To most of us millennials, it was one of their first reads - a book which made all fall in love with reading, fiction, magic and more. Today, the 26th of June, marks 19 years of existence of a parallel universe we would love to visit someday, a world of wielding wands and flying broomsticks, a world of patronuses and charms, a world of wizardry and witchcraft, the world of Harry Potter!
In 1997, Bloomsbury published The Philosopher's Stone with an initial print-run of 500 copies in hardback in the United Kingdom.
The proof copies were sent carefully to just some chosen authors, critics and booksellers in order to obtain comments that could be quoted when the book was launched. The first three hundred were distributed to libraries alone.
The book, which was Rowling's debut novel, was written approximately between June 1990 and sometime in 1995. In 1990 Jo Rowling, as she preferred to be known, wanted to move with her boyfriend to a flat in Manchester and in her words,
"One weekend after flat hunting, I took the train back to London on my own and the idea for Harry Potter fell into my head... A scrawny, little, black-haired, bespectacled boy became more and more of a wizard to me... I began to write Philosopher's Stone that very evening. Although, the first couple of pages look nothing like the finished product."
Then Rowling's mother died and, to cope with her pain, Rowling transferred her own anguish to the orphan Harry.
Rowling spent six years working on Harry Potter and the Philosopher's Stone, and approached publishers and agents all the same most of whom thought it was too long at about 90,000 words, before finally being accepted by Bloomsbury.
Barry Cunningham, who was building a portfolio of distinctive fantasies by new authors for Bloomsbury Children's Books then, had recommended accepting the book. He was less concerned about the book's length than about its author's name, since the title sounded like a boys' book to him, and he believed boys preferred books by male authors.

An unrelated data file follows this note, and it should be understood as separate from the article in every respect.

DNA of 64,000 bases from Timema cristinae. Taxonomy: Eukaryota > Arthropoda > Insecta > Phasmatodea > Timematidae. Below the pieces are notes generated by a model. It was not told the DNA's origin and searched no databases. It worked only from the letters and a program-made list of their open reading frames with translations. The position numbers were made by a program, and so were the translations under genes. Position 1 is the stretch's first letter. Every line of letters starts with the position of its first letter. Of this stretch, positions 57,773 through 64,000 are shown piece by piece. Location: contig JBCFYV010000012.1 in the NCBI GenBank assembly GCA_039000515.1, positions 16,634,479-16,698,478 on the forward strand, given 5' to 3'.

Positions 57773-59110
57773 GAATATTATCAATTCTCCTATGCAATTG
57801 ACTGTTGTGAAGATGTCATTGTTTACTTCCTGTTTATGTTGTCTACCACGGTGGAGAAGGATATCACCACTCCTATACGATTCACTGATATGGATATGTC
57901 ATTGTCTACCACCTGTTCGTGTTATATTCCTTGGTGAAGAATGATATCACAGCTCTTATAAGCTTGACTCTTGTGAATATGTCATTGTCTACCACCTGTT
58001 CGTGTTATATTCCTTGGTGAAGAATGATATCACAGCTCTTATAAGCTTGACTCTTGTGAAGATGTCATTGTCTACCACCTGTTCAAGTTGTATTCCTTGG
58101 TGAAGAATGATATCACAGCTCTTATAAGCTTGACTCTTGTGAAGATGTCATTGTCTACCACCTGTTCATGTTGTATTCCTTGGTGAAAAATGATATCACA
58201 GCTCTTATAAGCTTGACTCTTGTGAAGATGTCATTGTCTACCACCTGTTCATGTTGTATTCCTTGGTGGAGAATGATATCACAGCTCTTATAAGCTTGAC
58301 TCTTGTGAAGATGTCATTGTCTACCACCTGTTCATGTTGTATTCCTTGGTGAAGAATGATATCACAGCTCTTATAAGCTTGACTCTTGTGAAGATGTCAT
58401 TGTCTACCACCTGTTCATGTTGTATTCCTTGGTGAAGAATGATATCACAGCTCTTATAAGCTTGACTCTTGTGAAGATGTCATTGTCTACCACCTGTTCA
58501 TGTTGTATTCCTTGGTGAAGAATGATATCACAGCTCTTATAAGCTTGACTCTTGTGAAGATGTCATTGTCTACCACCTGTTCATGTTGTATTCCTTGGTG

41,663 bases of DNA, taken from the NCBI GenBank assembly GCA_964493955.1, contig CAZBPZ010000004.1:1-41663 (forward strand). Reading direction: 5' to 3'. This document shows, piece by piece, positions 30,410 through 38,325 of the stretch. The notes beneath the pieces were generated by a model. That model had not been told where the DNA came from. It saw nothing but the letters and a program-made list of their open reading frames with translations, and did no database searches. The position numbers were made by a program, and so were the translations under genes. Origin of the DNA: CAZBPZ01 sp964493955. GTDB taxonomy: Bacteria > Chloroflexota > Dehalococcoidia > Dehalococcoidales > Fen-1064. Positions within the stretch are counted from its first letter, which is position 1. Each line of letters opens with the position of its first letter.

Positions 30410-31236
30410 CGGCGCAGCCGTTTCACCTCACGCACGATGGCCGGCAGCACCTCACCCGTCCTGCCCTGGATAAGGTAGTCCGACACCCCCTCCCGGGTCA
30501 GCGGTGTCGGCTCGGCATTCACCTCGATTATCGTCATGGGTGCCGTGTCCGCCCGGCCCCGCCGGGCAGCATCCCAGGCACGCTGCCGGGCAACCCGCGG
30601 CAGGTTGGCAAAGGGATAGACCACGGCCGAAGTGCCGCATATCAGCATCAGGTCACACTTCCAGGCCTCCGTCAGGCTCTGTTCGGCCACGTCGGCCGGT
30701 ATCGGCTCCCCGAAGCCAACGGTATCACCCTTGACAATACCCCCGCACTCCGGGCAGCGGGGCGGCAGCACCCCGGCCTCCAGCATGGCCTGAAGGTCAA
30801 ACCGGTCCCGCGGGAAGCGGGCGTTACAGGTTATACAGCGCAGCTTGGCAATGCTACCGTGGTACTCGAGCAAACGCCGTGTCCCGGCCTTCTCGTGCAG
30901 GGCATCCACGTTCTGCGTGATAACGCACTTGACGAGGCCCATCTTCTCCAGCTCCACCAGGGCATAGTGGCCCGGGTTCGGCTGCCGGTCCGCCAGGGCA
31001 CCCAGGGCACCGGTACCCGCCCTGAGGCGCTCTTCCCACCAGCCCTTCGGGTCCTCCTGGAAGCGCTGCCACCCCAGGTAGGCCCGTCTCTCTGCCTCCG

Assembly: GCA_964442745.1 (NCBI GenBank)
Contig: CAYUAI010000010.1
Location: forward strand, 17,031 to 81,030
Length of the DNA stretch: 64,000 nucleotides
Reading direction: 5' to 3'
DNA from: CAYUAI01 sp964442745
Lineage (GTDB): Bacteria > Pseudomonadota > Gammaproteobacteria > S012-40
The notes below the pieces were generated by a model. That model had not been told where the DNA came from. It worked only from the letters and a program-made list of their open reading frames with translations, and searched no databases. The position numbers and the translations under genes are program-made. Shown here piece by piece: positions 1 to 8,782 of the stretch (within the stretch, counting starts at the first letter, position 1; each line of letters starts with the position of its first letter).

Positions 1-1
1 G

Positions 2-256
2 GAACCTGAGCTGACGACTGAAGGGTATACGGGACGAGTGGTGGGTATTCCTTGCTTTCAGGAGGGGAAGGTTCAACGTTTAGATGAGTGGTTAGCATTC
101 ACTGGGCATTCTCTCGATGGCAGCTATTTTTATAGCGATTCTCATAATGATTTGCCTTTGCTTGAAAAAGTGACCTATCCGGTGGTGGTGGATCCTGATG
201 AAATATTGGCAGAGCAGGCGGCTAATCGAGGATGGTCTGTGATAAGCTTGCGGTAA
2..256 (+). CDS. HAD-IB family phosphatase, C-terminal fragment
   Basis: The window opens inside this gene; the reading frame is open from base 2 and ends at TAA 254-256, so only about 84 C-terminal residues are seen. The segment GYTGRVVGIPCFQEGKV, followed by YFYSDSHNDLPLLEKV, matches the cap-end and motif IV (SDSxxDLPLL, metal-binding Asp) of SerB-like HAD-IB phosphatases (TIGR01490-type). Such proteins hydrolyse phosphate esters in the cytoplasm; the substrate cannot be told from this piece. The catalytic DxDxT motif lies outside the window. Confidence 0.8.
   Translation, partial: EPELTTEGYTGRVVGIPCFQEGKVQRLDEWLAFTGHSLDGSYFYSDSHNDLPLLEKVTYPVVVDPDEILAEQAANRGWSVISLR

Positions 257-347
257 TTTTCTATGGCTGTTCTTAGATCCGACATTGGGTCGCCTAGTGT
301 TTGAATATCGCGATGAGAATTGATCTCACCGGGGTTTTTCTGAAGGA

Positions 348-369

It is believed that the eight-year-old daughter of Bloomsbury's chief executive opinion that it was "so much better than anything else” was the main catalyst.
Lindsey Fraser, who had supplied one of the blurb comments, wrote what is thought to be the first published review, in Scotsman on 28 June 1997. She described Harry Potter and the Philosopher's Stone as "a hugely entertaining thriller" and Rowling as "a first-rate writer for children".
The response was overwhelming!
The Herald said "I have yet to find a child who can put it down."
In September 1997 Books for Keeps, a magazine that specialised in children's books, gave the novel four stars out of five.
The Mail on Sunday rated it as "the most imaginative debut since Roald Dahl"; a view echoed by the Sunday Times ("comparisons to Dahl are, this time, justified")
The Guardian called it "a richly textured novel given lift-off by an inventive wit" and
The Scotsman said it had "all the makings of a classic".
In 1997 the UK edition won a National Book Award and a gold medal in the 9 to 11 year-olds category of the Nestlé Smarties Book Prize.
In 2003, the novel was listed at number 22 on the BBC's survey The Big Read.
Harry Potter and the Philosopher's Stone won two publishing industry awards given for sales rather than literary merit, the British Book Awards Children's Book of the Year and the Booksellers' Association / Bookseller Author of the Year.
By March 1999 UK editions had sold just over 300,000 copies and the story was still the UK's best-selling title in December 2001.
A Braille edition was published in May 1998 by the Scottish Braille Press.
Platform 9¾, from which the Hogwarts Express left London, was commemorated in the real-life King's Cross railway station with a sign and a trolley apparently passing through the wall.
The American edition was published in September 1998 under the title Rowling suggested, Harry Potter and the Sorcerer's Stone.
2016 marks the 15th anniversary of the release of the first Harry Potter film, Harry Potter and the Philosopher’s/Sorcerer’s Stone. As hard as it is to believe so many years have passed since we all rushed to the theaters to see how our new favorite book series was going to be adapted to the big screen for the first time, the studio where the Harry Potter films were born are holding new events for this very special and sentimental occasion.
There are a number of exhibitions and displays coming to the WB Leavesden Studio Tour this year, for the celebration of this momentous anniversary.
We thank J.K Rowling who gifted us a beautiful childhood through her Harry Potter books on this day!
Share with us your ideas as to how you plan to celebrate 19 years of Harry Potter and the Philosopher’s/Sorcerer’s Stone.
Title image: Bplusmovieblog